There is a service called https://www.typingdna.com/ which authenticates users based on their typing habits and it works pretty well but it still requires a password.

In order to try and replace the password, would it be possible to implement a popup like sized modal such as the Google Recaptcha thing where a user would either use their mouse or finger to scribble in order to authenticate, each user must scribble in a different way? So the idea is based on everyone having their own unique scribble which would produce a match in order to authenticate a new session on a website.

Is this idea possible? If it was, the "password" space would be huge, correct?

  • 5
    The scope for false-positives or false-negitives seems pretty huge. Time pressures, health issues, available space all factor in to how someone writes a signature. Signatures are not often used as verifiers of identity. – Martin Aug 30 '18 at 11:02
  • 1
    Basically how much risk as you willing to have? If you think a 5% risk margin is ok (for example); yes this will be a great method. – Martin Aug 30 '18 at 11:03
  • Interesting question so +1 - the only issue that I can see coming from this is that it would have a lot more limitation and room for errors than matching users based on their handwriting, so I couldn't see it working well, although I may be totally wrong! Interested to see the answers though – Connor J Aug 30 '18 at 11:03
  • The other factor is that if this information is recorded (say by Typing DNA site) then if this data is breached; you're left with the same problem as wth standard passwords that AI can simulate a genuine login effort. But if the AI/human does it perfectly -- does that mean it must be an AI? While a password has a binary result, drawing a house has a large grey area..... – Martin Aug 30 '18 at 11:06
  • 1
    Somewhat related: security.stackexchange.com/q/121824/93625 – Ben Aug 30 '18 at 15:35

I don't know the academic literature around TypingDNA-like methods, but I can throw in some ideas. In essence what you're describing is the Android Pattern Unlock, but instead of a 3x3 grid, you have a, say, 200x200 pixel writing area, right?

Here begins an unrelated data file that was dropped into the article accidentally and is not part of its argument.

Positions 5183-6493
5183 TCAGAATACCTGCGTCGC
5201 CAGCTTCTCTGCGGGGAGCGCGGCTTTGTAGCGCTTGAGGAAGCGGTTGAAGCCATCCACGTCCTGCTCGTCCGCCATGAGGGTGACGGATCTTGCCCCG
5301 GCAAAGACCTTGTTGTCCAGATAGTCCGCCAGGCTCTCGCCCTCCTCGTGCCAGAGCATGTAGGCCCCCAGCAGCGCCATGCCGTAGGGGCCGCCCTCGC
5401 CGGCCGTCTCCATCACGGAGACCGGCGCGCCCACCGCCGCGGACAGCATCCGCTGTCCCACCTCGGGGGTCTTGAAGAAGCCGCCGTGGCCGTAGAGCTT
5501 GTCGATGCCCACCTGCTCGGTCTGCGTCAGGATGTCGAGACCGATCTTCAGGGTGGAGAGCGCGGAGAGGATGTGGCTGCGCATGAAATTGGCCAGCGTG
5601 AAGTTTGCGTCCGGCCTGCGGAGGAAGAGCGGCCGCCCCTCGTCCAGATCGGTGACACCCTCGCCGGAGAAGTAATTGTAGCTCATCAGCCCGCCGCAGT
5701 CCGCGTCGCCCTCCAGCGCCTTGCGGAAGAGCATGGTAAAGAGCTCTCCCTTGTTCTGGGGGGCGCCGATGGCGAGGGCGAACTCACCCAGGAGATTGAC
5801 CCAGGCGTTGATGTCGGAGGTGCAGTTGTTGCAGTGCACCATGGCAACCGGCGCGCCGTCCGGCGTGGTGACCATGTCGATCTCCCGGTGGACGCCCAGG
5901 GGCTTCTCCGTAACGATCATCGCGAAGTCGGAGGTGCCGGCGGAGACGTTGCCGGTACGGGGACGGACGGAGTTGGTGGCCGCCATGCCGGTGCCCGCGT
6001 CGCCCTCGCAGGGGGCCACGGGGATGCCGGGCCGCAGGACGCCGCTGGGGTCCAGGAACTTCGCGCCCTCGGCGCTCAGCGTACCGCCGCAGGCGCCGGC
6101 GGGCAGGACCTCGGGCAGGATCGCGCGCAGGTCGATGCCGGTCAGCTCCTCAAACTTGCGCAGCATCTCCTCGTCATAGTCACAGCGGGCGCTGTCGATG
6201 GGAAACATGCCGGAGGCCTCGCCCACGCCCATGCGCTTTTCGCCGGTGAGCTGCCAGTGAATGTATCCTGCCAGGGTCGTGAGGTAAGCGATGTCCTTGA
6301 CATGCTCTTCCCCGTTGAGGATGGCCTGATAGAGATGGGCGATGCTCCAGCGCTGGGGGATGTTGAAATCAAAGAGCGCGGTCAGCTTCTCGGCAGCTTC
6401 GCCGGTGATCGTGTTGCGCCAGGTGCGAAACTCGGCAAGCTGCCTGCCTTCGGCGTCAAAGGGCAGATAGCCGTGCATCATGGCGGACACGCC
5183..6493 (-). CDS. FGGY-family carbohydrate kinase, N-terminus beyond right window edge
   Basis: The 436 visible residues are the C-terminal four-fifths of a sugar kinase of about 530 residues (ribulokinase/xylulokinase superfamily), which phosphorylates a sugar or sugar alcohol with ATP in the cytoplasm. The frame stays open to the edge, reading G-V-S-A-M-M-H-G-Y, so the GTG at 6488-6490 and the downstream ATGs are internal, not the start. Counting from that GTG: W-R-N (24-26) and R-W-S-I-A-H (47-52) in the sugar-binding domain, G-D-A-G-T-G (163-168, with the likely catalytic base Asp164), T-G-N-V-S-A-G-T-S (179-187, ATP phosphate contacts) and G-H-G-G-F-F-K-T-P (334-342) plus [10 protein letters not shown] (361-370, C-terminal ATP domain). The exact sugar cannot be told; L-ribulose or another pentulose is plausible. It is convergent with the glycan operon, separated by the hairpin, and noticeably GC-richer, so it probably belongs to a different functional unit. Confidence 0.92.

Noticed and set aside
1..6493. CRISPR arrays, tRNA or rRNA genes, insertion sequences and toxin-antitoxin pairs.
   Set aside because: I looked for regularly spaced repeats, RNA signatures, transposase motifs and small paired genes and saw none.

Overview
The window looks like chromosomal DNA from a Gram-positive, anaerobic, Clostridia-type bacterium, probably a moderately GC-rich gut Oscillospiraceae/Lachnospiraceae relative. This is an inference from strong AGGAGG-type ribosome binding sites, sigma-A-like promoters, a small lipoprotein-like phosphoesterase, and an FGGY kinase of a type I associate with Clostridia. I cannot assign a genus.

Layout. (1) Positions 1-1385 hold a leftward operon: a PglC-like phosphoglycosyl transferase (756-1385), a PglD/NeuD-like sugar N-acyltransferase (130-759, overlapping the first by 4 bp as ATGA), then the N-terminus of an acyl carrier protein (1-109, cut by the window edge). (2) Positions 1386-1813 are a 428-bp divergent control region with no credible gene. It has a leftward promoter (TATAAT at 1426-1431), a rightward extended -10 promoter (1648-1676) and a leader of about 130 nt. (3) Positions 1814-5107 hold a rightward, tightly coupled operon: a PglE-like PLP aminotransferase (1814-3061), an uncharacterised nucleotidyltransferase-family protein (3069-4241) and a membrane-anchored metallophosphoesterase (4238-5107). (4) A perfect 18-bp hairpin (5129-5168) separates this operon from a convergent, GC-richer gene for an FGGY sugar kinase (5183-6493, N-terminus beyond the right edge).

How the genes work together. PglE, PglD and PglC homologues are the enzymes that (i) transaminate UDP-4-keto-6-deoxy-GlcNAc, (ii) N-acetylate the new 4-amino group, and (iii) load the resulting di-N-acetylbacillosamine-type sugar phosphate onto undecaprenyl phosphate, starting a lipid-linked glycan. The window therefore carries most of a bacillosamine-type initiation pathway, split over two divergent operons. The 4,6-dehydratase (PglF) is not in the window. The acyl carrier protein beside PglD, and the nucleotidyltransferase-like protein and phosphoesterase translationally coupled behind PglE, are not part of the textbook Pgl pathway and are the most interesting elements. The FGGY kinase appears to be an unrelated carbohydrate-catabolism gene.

If it was, the "password" space would be huge, correct?

Technically yes, but be careful not to conflate the theoretical number of possibilities with the distribution of what people actually select. For example:

  • 90% of people's scribbles will be continuous strokes in the centre of the writing area rather than, say, doing random jumps right to the edges.

  • Fuzzy matching: two strokes by the same person will never be identical, so you will need an algorithm that accepts "similar" strokes as being equivalent. The fingerprint unlock chips in iPhone and Android have to deal with this, so you could do some reading there.

I don't have any numbers to do a calculation, but my intuition is that in practice this password space will end up being in the same ballpark as a 12 character password.

Capture and replay attacks: keyloggers are a problem with passwords; what's preventing a malicious program from logging your mouse movements and replaying them? You'll notice that RECATPCHA challenges are designed to be record&replay-proof. Fingerprint scanners deal with record&replay by giving the scanner chip its own CPU; on successful match it uses a cryptographic key to sign a message to the OS saying that you have successfully authenticated so that the OS and software never actually see the fingerprint -- nothing to record. I wonder what protection TypingDNA has against record&replay attacks.

Bottom line: Thinking through the attack surfaces is the most fun part of security work. I suspect this idea wouldn't give any more security than a traditional password, but it's neat and fun to think about!


https://biosig-id.com/ is a solution that can replace typed passwords with digital signing/drawing (supports different types of devices so you are covered). Works with 4 numbers, letters, or shapes. It's still a password/secret after all but using this solution would kind of combine something you know with something you are (the way you are drawing that secret).

Your Answer

By clicking “Post Your Answer”, you agree to our terms of service, privacy policy and cookie policy

Not the answer you're looking for? Browse other questions tagged or ask your own question.